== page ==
Speaker 2: Yeah, I think it definitely connects back to the idea of a museum and when I was initially making this work, I felt inspired by the idea of preserving, of imagining taxidermy specimens and then taking that to a micro scale and kind of pushing it to an absurd level. So part of the work is also the taxidermy process of each of the individual bees and if people are interested and I have an instructional video on how to have a bee so that we can definitely make that available with the show links.

Speaker 1: We definitely want to have one on the show notes.

Speaker 2: Excellent. So connecting the idea of museums as an institution reflecting truth, basically the truth of science and approaching that in a kind of absurdist and subtly critical way and then presenting the bees as meticulously and as carefully as you, I try to go into it imagining the exhibits that I see in my local museum of natural history. So, you know, often you see elaborate dioramas or just beautifully preserved, you know, large animals and I tried to take that approach and bring it down to a very, very small scale.

Speaker 1: There's so many layers to your work is, you know, you approach it and, you know, one thing that I really struck me about your work is that in some ways, there is a way of trying to repair the bees that is, seems like a task that's too big for the tools. And, you know, that the way that these bees are put together is both stunning and beautiful, but it also seems tragic. You know, the description you had earlier in the interview of how when in the stop motion animation, the bees end up destroying the comb.

So there's, you know, coming back to the 19th century and, you know, Frankenstein and the idea of, you know, things are just, you know, despite our best efforts, things will not turn out well. And I, it reminds me that we had an interview, I think it was an episode four with David Lohnstein, who was talking about creating, you know, habitat for bees in the city. And he sort of pointed out that that was good, but there really was this overwhelming effect of large scale land use change that would have to be addressed. And do you see your work in light of these kind of social issues of, you know, being able to confront these complex problems and having the kind of coming up against the wall? Does that, is that something that sort of motivates the work?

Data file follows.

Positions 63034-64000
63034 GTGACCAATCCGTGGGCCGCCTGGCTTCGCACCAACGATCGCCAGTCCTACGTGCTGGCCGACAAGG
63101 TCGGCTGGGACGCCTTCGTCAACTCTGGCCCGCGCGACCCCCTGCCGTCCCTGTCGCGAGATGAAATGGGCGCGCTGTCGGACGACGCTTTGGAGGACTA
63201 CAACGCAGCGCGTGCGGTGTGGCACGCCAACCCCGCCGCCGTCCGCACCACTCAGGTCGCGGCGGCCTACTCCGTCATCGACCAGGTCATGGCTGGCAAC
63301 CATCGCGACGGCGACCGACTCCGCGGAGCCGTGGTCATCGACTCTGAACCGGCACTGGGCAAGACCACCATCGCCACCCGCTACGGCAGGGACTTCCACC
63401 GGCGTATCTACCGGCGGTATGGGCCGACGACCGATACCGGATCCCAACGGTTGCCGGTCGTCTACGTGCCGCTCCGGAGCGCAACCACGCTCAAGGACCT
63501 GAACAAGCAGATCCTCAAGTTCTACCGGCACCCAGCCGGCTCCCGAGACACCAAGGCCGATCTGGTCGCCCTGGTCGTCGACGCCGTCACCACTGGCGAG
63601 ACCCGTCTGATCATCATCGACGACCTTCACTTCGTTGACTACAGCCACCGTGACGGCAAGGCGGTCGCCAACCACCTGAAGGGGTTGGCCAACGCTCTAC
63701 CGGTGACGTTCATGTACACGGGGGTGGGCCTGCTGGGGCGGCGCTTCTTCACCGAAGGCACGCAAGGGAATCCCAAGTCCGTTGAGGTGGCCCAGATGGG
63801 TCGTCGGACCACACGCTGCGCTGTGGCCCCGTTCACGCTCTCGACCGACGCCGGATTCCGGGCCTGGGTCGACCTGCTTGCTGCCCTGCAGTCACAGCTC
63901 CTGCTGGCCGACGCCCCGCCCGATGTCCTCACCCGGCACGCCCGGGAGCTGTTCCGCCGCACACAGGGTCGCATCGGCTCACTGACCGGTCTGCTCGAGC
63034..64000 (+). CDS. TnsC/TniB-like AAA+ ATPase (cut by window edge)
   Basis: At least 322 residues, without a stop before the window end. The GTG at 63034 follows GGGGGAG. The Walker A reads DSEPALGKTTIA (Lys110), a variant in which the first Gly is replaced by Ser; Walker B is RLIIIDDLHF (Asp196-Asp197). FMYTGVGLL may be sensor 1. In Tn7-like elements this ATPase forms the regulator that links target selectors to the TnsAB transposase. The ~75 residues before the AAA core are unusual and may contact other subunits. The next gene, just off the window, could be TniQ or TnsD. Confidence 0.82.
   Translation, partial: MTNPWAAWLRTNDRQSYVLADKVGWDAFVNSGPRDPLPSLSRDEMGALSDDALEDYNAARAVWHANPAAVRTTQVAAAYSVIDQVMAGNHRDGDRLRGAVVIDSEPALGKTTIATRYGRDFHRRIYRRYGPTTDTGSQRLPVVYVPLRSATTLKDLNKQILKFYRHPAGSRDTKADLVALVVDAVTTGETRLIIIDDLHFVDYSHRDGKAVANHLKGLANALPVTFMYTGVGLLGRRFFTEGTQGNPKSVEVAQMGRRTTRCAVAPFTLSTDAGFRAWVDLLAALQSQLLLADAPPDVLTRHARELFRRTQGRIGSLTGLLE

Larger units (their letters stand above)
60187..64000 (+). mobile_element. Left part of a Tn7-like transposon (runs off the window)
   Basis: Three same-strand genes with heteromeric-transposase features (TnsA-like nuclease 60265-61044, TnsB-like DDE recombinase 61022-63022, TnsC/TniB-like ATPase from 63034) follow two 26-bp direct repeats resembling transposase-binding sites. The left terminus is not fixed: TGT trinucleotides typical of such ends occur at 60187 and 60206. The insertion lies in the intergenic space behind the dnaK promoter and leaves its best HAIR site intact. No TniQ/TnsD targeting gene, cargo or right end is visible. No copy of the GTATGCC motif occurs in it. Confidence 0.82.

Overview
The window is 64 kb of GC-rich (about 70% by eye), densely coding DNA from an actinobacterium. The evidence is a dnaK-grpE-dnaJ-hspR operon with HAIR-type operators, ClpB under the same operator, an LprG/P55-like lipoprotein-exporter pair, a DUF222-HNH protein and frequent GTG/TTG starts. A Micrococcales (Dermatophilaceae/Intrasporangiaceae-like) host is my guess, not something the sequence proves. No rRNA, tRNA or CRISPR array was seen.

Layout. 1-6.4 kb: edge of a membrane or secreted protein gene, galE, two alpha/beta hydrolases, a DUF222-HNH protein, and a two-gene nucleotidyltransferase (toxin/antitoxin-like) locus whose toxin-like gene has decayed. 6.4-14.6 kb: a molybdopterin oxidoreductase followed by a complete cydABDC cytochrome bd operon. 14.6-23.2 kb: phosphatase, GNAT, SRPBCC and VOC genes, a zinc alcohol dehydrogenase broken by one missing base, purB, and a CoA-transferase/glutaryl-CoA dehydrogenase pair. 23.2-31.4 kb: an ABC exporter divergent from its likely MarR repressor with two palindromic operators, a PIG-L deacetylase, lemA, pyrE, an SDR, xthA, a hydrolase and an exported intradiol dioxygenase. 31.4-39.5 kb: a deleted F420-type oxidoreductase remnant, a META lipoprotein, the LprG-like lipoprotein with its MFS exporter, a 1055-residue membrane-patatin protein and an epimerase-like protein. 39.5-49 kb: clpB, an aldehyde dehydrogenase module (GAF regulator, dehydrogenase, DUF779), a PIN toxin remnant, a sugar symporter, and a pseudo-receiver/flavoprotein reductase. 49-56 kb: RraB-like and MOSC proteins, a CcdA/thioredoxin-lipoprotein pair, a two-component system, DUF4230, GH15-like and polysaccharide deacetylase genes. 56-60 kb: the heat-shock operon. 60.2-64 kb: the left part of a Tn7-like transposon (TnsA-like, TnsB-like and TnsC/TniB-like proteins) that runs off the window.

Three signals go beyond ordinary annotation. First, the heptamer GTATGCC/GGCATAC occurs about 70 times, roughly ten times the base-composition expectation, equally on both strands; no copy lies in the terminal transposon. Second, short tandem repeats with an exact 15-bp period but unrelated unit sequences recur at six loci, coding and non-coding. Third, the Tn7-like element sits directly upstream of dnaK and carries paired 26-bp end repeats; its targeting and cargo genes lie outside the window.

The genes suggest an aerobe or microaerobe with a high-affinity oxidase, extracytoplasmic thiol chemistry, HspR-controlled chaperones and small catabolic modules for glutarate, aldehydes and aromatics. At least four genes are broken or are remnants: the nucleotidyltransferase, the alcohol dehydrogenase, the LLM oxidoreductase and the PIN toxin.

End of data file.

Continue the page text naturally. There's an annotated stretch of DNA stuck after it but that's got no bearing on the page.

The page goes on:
Speaker 2: Definitely, I think most people can agree that repairing dead bees one at a time is an impossible approach.

Speaker 1: I mean, and that's explicit. I mean, it's not as though anybody would be confused. You would see that and get that impression. Yeah, yeah.

Speaker 2: No, I don't expect. And so, so yeah, there's an aspect of humor in approaching things that way, but also in a tragedy of sort of maybe thinking about the futility of individual action. Although when I, when I heard episode four, I listened to it the other day and was really excited and encouraged by the idea of urban environments, perhaps being a positive space for bees in the diversity of the kinds of plants that they might encounter in an urban environment. So, but I think the narrative of my work has shifted a bit from the beginning of and making this work since 2011. And since then, there seems to be a really strong growing grassroots movement.

So many different organizations are spreading awareness and more and more people are available, are aware of issues faced by by pollinators. And so there's definitely a more hopeful aspect to my work. And I see the stop motion as perhaps a more hopeful narrative to insert, but at the same time, I definitely think that the issue probably, it may be uncermountable without large sort of policy approaches to the problem rather than it being individual efforts. So yeah, that is definitely an aspect of my work, sort of thinking about futility, but also hopefully hope.

Speaker 1: Well, and you know, the thing I really loved about that episode with David Lohenstein was the interactions, the kind of conversation, the unexpectedness that he, you know, when he actually took the trouble to venture into inner city Chicago, he found a whole lot of things there that he didn't expect to find. And there is a real quality in your work of that unexpectedness. Like there is a kind of way that one could just be tragic, but actually the bees are stunning. They're beautiful. The care and attention really makes the work dynamic in a way that, you know, when I think about David's conversation with homeowners, really we're unexpected.

Speaker 2: Yes, I loved his description of basically, yeah, doing surveys of what plants were in what on what properties and he encountered that older gentleman who was not maybe interested in taking part and reacted in a really, yeah, threatening but hilarious way. Yeah, had passion about it anyway.